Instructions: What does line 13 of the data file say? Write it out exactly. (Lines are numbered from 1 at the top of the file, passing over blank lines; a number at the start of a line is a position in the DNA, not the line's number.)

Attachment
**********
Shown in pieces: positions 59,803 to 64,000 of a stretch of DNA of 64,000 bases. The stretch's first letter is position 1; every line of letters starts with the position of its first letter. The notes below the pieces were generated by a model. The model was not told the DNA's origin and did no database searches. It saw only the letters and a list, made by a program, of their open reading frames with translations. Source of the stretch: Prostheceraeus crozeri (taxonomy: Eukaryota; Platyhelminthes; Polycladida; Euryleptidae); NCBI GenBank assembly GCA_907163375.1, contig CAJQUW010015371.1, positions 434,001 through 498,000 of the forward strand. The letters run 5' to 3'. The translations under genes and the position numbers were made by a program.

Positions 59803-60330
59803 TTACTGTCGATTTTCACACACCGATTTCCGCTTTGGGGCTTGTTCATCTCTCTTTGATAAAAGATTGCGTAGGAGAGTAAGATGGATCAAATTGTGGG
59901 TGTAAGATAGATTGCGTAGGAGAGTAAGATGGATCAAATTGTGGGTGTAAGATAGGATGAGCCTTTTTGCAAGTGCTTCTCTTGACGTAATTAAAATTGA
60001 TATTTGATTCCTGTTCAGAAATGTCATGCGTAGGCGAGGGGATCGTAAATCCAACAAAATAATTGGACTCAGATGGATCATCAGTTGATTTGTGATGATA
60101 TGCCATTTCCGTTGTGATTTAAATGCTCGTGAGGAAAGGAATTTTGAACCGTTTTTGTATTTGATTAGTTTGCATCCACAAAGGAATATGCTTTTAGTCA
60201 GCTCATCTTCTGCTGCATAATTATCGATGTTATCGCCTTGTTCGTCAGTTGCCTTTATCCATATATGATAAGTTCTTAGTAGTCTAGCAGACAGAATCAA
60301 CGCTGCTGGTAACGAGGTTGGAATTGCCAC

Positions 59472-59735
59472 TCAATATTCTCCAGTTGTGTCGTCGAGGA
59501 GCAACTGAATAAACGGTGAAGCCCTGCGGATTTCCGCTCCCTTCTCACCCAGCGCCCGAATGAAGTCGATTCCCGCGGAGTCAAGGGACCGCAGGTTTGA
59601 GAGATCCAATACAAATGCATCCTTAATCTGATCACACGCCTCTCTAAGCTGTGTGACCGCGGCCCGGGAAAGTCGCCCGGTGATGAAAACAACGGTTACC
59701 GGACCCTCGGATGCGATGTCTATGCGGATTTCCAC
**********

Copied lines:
59701 GGACCCTCGGATGCGATGTCTATGCGGATTTCCAC